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site investigation

site investigation

site investigation

I am to undertake a site investigation. What common visuals aspects of the site would I have to include in my report.
Any tips would be appreciated or any links to sample reports.

RE: site investigation

Perhaps you should provide a little more information about the type of investigation that you are going to do. Is it an investigation for siting of a structure ? Is it for environmental investigation ? Is it a subsurface investigation for foundation design of structures ?

Visual aspects of site investigation should include anything that you see, which are critical for your design. In geotechnical investigations, you look for soil conditions, groundwater (ponding water, seepage outlets), bedrock outcrop (if any), etc.  For environmental investigations, you look for evidence of contaminations, etc. You may also look for existing ground surface features, such as creeks, grades, steep slopes, vegetations, thickness of topsoil, etc.

Assuming that you look for site/subsurface investigation, and you have time to read, you may visit the US Corps of Engineer's site for some engineering manuals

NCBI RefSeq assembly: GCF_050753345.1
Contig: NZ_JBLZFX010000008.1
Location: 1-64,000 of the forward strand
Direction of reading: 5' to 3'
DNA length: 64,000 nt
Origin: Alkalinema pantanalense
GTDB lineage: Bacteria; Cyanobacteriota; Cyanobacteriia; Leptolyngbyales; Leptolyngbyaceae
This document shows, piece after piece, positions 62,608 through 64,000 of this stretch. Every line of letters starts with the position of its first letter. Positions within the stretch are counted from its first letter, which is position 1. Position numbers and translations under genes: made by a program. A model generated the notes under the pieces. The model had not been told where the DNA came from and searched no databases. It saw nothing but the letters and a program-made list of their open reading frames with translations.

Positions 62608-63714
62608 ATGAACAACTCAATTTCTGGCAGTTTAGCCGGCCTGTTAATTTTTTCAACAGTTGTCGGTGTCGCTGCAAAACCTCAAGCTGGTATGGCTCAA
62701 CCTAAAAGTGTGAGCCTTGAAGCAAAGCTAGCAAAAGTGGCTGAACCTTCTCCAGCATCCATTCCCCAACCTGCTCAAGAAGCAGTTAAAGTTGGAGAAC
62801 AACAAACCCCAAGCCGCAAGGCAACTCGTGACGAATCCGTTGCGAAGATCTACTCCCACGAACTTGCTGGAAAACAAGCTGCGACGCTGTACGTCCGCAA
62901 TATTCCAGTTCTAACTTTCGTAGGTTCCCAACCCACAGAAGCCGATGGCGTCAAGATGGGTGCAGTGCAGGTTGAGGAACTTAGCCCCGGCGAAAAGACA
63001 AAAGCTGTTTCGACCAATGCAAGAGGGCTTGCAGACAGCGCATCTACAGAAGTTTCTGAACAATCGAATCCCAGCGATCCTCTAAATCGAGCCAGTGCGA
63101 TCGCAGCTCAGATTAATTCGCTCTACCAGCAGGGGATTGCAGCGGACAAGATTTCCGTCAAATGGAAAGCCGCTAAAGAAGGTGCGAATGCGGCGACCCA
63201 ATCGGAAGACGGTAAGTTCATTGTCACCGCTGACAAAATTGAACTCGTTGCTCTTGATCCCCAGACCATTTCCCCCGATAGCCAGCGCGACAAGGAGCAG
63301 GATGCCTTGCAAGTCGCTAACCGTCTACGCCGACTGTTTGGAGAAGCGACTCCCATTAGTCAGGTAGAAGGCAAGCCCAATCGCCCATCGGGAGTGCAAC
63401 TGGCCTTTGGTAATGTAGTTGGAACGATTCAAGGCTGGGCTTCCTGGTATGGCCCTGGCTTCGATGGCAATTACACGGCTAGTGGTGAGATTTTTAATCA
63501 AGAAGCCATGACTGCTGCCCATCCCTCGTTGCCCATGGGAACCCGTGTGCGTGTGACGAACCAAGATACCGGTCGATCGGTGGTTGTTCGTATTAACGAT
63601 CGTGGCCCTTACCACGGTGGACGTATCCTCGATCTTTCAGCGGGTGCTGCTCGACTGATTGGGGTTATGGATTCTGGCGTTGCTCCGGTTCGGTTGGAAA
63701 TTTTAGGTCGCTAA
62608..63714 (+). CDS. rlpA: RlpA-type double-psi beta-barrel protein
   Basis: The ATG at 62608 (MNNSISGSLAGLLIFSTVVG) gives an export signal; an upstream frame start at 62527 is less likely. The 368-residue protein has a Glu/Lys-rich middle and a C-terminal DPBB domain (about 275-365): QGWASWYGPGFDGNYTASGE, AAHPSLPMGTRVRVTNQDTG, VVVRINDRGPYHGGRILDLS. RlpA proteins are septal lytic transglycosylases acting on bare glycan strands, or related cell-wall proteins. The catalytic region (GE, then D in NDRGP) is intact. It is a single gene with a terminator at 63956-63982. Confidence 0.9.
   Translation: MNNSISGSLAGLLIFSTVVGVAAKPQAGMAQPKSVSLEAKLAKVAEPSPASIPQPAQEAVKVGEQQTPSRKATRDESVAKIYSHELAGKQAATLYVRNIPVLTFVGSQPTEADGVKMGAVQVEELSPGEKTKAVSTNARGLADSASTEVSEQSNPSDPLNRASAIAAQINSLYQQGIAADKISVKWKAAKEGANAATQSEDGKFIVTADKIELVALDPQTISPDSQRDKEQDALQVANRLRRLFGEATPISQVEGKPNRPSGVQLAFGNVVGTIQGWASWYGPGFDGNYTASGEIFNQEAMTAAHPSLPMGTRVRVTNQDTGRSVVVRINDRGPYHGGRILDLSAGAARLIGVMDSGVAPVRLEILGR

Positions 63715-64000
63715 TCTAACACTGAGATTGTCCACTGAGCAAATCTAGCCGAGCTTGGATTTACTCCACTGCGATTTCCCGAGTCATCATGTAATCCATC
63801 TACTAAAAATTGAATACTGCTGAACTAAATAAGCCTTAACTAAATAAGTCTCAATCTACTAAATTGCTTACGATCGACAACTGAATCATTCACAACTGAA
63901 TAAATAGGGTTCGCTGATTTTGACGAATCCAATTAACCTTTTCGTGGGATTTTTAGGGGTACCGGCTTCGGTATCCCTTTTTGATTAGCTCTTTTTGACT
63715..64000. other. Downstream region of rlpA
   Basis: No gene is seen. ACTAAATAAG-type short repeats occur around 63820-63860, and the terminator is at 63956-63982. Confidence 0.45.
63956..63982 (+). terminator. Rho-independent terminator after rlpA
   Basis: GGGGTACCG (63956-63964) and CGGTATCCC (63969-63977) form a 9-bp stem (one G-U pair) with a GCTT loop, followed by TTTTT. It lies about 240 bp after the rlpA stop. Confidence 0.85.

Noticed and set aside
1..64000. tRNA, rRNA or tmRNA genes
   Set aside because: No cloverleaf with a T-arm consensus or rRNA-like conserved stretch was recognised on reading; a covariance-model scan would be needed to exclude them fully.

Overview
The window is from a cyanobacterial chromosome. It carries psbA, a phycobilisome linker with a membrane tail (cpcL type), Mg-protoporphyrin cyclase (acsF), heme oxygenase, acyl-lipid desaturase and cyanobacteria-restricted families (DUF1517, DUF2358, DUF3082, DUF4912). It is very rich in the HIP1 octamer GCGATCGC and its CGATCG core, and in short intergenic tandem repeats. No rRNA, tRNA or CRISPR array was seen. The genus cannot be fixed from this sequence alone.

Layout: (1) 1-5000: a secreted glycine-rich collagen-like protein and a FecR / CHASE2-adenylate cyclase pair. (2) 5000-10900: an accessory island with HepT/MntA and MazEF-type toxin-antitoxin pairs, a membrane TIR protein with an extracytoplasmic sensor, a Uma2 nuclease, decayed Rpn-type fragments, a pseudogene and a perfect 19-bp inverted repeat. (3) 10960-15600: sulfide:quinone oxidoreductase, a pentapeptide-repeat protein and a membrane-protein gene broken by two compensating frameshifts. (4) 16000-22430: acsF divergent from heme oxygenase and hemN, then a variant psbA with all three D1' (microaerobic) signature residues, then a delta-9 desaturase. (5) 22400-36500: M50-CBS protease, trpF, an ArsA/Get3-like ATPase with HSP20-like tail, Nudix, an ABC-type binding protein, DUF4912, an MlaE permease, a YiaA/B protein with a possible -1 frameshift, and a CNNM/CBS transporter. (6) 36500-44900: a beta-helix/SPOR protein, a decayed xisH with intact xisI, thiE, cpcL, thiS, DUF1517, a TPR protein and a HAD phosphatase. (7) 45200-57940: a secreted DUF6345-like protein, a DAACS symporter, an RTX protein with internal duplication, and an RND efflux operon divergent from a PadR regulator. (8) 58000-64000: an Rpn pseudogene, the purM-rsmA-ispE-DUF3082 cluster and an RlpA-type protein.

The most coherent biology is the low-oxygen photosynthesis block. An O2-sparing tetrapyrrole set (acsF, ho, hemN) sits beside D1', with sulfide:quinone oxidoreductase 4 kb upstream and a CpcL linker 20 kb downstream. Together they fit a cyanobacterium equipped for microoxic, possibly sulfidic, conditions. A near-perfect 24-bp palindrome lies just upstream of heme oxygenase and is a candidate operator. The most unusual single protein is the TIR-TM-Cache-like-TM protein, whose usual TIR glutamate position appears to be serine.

The US Federal highway also has some design manuals, and can be accessed at http://www.wfl.fha.dot.gov/projects/pddm/

Most of textbooks on geotechnical engineering have chapters on how to conduct a site investigations, samples of borehole logs, etc. USBR's Earth Manual book is one of them.

Hope that this helps

RE: site investigation

ASTM has a standard for Phase I assessments entitled "Practice for Environmental Site Assessments: Phase I Assessment Process (E 1527-97)" which includes a good description of things to look for.  Besides, most banks (which require assessments prior to loaning on a commercial/industrial property) consider the ASTM standard as the appropriate tool for the job.  It is nationally recognized too.

RE: site investigation

I agree with the others--in general, when making a site visit, look for:
1.  Type of vegetation present (trees)
2.  Presence of surface water, ditches, etc.
3.  Topography (flat, rolling, etc.)
4.  Evidence of rock outcrop
5.  Type of exposed surface soils (clay, sand, silt, etc.)
6.  Type of nearby structures and their condition (pavements, buildings, cracked?  OK?)
7.  Evidence of dumping or filling
8.  Dead vegetation (could indicate contamination problem)
9.  Evidence of sinkhole activity
Most DOT's have manuals with forms for making site reconnaissance visits.  The FHWA and COE probably have one also.

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